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| Last Updated:: 27/11/2018


Sulphur dioxide! This classic, pre-eminent air pollutant is still with us. Produced from burning coal, Sulphur dioxide persists not so much from home heating as in the furnaces of coal-fired, electric power-generating plants. Particulate emissions may be over 99% controlled, and Sulphur dioxide may be 70-90% controlled in some countries, but older plants or newer facilities in developing countries often lack such technology. Even where controls exist, the tremendous amounts of coal burned still result in the emission of significant quantities of Sulphur dioxide. And despite pollution control equipment in modern smelters, the Sulphur dioxide emissions can still damage neighboring vegetation. The problem is especially critical in developing countries where control technology is lacking, or in developed countries where control has a low priority.
Injury Symptoms
Visible symptoms of Sulphur dioxide injury are no longer pervasive, but where controls are inadequate or break down, as they do on occasion, or when unusual meteorological conditions prevail that concentrate the emissions, plant damage can occur. The rapid breakdown of chlorophyll in the leaf cells results in characteristic chlorotic or necrotic markings. The basic cellular responses are similar for most species, but because of variations in their anatomy differences in specific symptoms are found on vegetable crops, cereals and coniferous plants.
Plant sensitivity is based on presence of visible symptoms that make them useful as indicator plants in field studies.
The range of symptoms on dicotyledonous species is well illustrated by the response alfalfa (Medicago sativa L.). Alfalfa is one of the most sensitive and important species affected by sulfur dioxide. Markings most often consist of white or straw colored necrotic lesions extending through the leaf. The mildest acute symptoms, which can follow one exposure of 0.3-0.5 ppm (300-500 ppb)* for a few hours, consist of a narrow border of necrotic tissue along the margins or tip of the leaflet. Necrosis may be sharply delimited and often extends irregularly between the veins towards the midrib. At higher concentrations, or during conditions of high light intensity and humidity, necrosis is largely intercostal. Affected areas may be of any size or shape, ranging from minute flecks to involvement of most of the leaf area. When chlorosis occurs it ranges from an almost normal green to pale yellow in color. When the chlorophyll is only partially destroyed the cell may remain functional. Wheat and barley, notably the ‘flag’ leaves, are particularly sensitive to sulfur dioxide. Following 1-2 hours of exposure to concentrations as low as 0.3 ppm, leaf tips becomes gray-green to chlorotic; finally, they characteristically turn ivory-colored. Interveinal flecks or lesions often develop.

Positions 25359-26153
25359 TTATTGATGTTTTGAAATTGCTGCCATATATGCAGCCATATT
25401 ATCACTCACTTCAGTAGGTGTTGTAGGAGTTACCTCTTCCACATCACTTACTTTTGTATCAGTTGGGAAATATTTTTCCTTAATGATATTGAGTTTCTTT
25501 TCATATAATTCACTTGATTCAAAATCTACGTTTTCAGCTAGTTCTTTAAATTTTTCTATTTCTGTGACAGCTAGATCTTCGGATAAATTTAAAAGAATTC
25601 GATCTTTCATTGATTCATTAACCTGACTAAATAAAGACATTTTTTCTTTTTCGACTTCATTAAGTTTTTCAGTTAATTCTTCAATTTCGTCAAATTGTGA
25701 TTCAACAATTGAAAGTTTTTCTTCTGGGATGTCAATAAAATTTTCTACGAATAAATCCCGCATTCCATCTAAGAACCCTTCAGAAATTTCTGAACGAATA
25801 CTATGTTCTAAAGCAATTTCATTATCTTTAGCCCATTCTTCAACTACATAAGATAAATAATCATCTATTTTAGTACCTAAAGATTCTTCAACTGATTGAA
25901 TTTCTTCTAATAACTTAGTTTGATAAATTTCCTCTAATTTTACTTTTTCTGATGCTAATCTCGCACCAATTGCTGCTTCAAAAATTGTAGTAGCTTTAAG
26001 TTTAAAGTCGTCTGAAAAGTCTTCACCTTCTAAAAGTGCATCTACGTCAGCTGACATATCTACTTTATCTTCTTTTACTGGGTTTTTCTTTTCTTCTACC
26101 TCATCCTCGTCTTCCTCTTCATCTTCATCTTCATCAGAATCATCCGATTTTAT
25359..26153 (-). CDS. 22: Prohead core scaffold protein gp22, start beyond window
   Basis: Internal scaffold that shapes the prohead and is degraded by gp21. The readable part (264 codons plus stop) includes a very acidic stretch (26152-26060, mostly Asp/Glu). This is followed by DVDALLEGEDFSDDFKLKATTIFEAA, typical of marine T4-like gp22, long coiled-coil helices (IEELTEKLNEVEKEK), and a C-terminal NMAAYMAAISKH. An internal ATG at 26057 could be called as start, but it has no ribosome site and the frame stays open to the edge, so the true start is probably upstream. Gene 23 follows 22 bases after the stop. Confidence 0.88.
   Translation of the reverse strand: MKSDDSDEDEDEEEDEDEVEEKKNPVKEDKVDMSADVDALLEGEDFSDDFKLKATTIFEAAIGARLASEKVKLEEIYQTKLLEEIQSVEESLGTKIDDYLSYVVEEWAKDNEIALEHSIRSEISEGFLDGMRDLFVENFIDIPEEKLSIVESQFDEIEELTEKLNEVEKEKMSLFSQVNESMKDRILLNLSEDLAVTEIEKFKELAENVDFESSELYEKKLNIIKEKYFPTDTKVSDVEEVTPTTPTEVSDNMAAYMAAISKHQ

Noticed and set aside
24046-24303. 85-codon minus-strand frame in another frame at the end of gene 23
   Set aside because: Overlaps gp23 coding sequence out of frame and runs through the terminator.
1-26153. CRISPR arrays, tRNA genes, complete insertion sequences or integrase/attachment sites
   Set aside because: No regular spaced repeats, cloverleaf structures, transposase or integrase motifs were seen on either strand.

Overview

Coniferous tree
Acute visible injury affecting various parts of coniferous trees has been observed in response to SO2. Young needles show chlorosis and are poorly developed and stunted. Middle-aged needles often show yellow then red/brown discoloration succeeded by necrosis. Necrosis commonly affects the tip first but in larch and spruce the tip is often not the most sensitive part of the needle. Abscission of older needles in fir trees is frequently an immediate response but generally occurs after several months SO2 exposure in pine trees. SO2 exposure may bleach stems of young shoots.
Deciduous trees and shrubs
Larch is viewed as a particularly sensitive tree species to SO2.Taylor et al (1990) reported solely on leaf damage in broad-leaved trees and shrubs. Symptoms include interveinal chlorosis, irregular interveinal necrosis and abscission in many species. Necrosis characterized by brown/orange colouring has been revealed in lime, beech & hazel trees while black necrosis has been observed in pear trees. Distortion, puckering & curling of leaves has been detected in birch & maple.